Review Summary: "Any way you slice it, 200 Km/h in the Wrong Lane is a classic pop album."
There are a lot of pop artists/groups/albums that I absolutely hate. My scars began in childhood, when a certain girl suddenly fell in love with Spice Girls and ‘N Sync. I had never heard their music before, but I knew enough already because of all the things she said: “Justin is soooo hot!”, “Little Spice has big boobs, I’m jealous!” It wasn’t about the music, it was about who was the most popular. Gripes aside, the main reason I hated pop music, for awhile, was because I had just assumed its awfulness, due to my metal obsession. Pop music seemed to be everything that was wrong with music, so it took quite a while to get into it. In fact, it took one very impactful album to finally enlighten me on the power of music that wasn’t metal. It took t.A.T.u’s 200 Km/h in the Wrong Lane
to completely destroy and reorganize my musical brain. Originally, it was because it was untrodden territory, but looking back at it, I fully realize the greatness of this album.
To be fair, 200 Km/h in the Wrong Lane
had every right to be awful. t.A.T.u rode on the coattails of popularity due to their unheard-of-gimmick, which was that Lena Katina and Yulia Volkova were hot lesbian school girls. Or at least that’s what we thought until it was announced that they were not actually lesbians. However, at the time of this album, their gimmick watered the mouths of the public, having them salivating for more. It was a dirty trick made possible by the girls’ Russian manufacturers, and it perfectly succeeded. People flocked to buy the five released singles, which ultimately sold upwards of ten million copies. They weren’t, however, only buying them so they could stare at pictures of the two girls – the music itself was quite appealing. Sure, t.A.T.u’s rise could be considered a result of their gimmick, but the music was what ultimately sold the album. You see, the album wasn’t just interesting from a sexual stance, the music also happened to be very, very good.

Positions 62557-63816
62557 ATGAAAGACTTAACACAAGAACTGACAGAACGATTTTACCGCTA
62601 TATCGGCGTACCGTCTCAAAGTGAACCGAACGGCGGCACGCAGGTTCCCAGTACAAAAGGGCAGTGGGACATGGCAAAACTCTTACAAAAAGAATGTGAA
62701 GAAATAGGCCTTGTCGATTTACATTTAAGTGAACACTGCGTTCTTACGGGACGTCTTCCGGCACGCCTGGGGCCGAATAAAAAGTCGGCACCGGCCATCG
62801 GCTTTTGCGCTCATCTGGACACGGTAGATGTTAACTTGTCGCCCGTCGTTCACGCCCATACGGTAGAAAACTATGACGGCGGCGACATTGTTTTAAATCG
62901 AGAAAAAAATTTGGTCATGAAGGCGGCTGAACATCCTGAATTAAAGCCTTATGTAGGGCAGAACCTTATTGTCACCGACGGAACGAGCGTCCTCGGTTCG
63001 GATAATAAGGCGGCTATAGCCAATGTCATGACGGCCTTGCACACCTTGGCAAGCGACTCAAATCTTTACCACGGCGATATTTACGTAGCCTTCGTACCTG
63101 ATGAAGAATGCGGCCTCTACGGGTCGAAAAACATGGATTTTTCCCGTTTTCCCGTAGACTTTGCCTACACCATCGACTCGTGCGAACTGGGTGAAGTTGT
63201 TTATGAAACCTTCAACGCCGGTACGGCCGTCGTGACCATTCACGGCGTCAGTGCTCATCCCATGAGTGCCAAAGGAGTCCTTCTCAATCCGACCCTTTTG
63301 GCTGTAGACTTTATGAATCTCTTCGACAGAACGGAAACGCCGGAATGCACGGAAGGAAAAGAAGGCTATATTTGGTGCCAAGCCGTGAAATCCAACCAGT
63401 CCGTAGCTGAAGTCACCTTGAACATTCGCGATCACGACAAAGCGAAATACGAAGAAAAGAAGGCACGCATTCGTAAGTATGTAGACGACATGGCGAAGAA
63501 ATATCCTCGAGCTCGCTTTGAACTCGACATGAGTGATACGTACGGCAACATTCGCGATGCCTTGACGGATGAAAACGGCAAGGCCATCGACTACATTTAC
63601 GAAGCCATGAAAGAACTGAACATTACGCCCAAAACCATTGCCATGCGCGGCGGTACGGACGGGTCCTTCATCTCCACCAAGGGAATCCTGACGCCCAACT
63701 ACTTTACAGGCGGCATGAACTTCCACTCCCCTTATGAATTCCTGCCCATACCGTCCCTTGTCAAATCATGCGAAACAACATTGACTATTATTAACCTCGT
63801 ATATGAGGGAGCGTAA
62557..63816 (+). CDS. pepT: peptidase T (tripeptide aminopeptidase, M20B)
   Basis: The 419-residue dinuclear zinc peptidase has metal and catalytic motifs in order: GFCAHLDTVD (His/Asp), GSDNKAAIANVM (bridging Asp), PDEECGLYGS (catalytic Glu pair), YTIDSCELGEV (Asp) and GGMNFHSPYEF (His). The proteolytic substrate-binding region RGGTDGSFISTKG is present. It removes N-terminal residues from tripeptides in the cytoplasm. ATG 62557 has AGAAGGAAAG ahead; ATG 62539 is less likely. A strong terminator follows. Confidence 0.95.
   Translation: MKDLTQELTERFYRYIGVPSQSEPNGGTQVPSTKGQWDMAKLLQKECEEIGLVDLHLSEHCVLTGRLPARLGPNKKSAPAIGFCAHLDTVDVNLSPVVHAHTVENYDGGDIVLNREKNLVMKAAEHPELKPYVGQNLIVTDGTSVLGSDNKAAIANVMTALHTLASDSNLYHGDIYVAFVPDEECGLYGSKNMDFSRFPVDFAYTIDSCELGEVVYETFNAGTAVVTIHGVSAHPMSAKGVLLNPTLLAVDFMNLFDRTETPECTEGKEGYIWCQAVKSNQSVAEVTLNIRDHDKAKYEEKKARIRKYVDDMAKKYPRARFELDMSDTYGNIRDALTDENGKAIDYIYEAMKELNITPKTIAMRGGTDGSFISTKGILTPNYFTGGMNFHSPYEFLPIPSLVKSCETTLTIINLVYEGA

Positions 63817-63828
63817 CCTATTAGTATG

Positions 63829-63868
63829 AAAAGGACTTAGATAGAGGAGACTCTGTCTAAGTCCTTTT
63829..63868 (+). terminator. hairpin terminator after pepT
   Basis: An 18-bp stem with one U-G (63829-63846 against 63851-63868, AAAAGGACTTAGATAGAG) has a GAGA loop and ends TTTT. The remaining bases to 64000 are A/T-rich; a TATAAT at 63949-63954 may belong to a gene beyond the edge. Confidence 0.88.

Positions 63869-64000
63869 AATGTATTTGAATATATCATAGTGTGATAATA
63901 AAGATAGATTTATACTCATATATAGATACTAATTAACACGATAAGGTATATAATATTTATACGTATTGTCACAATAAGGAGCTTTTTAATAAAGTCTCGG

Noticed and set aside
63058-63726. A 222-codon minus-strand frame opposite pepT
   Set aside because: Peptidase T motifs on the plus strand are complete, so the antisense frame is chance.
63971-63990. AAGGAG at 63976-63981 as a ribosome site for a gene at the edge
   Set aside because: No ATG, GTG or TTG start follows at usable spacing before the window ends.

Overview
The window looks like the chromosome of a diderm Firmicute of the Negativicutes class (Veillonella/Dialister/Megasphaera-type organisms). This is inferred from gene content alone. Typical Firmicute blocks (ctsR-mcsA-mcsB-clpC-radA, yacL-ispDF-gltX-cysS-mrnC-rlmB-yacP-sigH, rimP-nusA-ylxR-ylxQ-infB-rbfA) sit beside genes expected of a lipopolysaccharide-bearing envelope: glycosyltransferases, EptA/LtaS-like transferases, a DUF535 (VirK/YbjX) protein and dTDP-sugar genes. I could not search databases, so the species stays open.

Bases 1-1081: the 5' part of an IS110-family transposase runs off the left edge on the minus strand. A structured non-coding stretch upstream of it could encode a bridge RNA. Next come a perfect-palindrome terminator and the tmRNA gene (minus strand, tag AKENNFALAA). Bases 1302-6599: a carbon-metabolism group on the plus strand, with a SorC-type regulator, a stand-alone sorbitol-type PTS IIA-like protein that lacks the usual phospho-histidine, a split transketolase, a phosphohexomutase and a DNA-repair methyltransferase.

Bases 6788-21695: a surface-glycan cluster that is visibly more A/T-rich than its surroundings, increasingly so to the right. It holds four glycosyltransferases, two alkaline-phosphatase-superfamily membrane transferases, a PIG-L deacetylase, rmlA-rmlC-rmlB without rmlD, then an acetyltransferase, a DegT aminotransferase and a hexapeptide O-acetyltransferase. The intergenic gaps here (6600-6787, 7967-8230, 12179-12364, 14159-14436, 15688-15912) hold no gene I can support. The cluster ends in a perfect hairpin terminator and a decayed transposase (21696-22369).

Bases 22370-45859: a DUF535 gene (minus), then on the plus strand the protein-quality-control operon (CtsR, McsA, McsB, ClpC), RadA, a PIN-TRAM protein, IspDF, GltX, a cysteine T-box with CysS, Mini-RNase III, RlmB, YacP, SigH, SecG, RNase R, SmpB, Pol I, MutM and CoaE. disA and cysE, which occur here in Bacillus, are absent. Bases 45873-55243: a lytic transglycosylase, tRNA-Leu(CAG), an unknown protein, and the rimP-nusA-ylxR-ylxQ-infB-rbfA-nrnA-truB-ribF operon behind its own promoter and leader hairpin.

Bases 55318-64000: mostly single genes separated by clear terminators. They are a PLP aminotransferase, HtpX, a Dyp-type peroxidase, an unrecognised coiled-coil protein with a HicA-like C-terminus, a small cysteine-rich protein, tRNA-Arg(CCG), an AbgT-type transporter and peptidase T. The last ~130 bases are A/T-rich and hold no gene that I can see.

t.A.T.u’s greatest seller was their first single, ‘All The Things She Said’, comprised of a sensual verse, catchy chorus, and an impossible-to-forget guitar line. Now this was all fine and dandy, but shockingly, the rest of the album is just as good. Second in greatness was ‘Not Gonna Get Us’; comprised of fast paced, blistering dance beats and europop synthesizers, it had instant club appeal. The rest of the album understood the appeal of these songs, and therefore continued in the same fashion. ‘Show Me Love’ had a chorus extremely similar to ‘All The Things She Said’, and there were two songs that followed in the footsteps of ‘Not Gonna Get Us’: ‘Clowns (Can You See Me Now?)’ and ‘Malchik Gay’. These songs had their own unique qualities, of course, but they also had enough similar parts for listeners to be drawn in.
It was the blatant club hits that really sold the album, but 200 Km/h in the Wrong Lane
was much classier than that. It had a song like ‘30 Minutes’, a wonderfully thoughtful inclusion with tense strings, yet a delicate, beautiful sheen. They also covered The Smiths’ classic song ‘How Soon Is Now?’ which was surprisingly well done considering that t.A.T.u was a teeny pop girl band. Songs like these proved that t.A.T.u wasn’t just another pop band, that there was actual merit to their music. Lastly to prove this was their black sheep song, ‘Stars’, which sounded more like a Massive Attack song than anything, and once again, this was a welcome surprise. t.A.T.u clearly knew how to make good music, but the question on everyone’s minds was whether they had they created an album that would pass the test of time. It didn’t take long to realize that they had indeed.
200 Km/h in the Wrong Lane
is an example of how to both make a good pop album, and how to sell one. It may have been gimmicky, but that didn’t stop its music from shining. With some of the most memorable, and catchy pop songs ever created, the album has every right to be a classic. Unlike so many gimmicky pop albums, 200 Km/h in the Wrong Lane
stood the test of time, and is worth listening to, even today. t.A.T.u eventually faded, but this album didn’t, which further proves the meritoriousness of it. Any way you slice it, 200 Km/h in the Wrong Lane
is a classic pop album.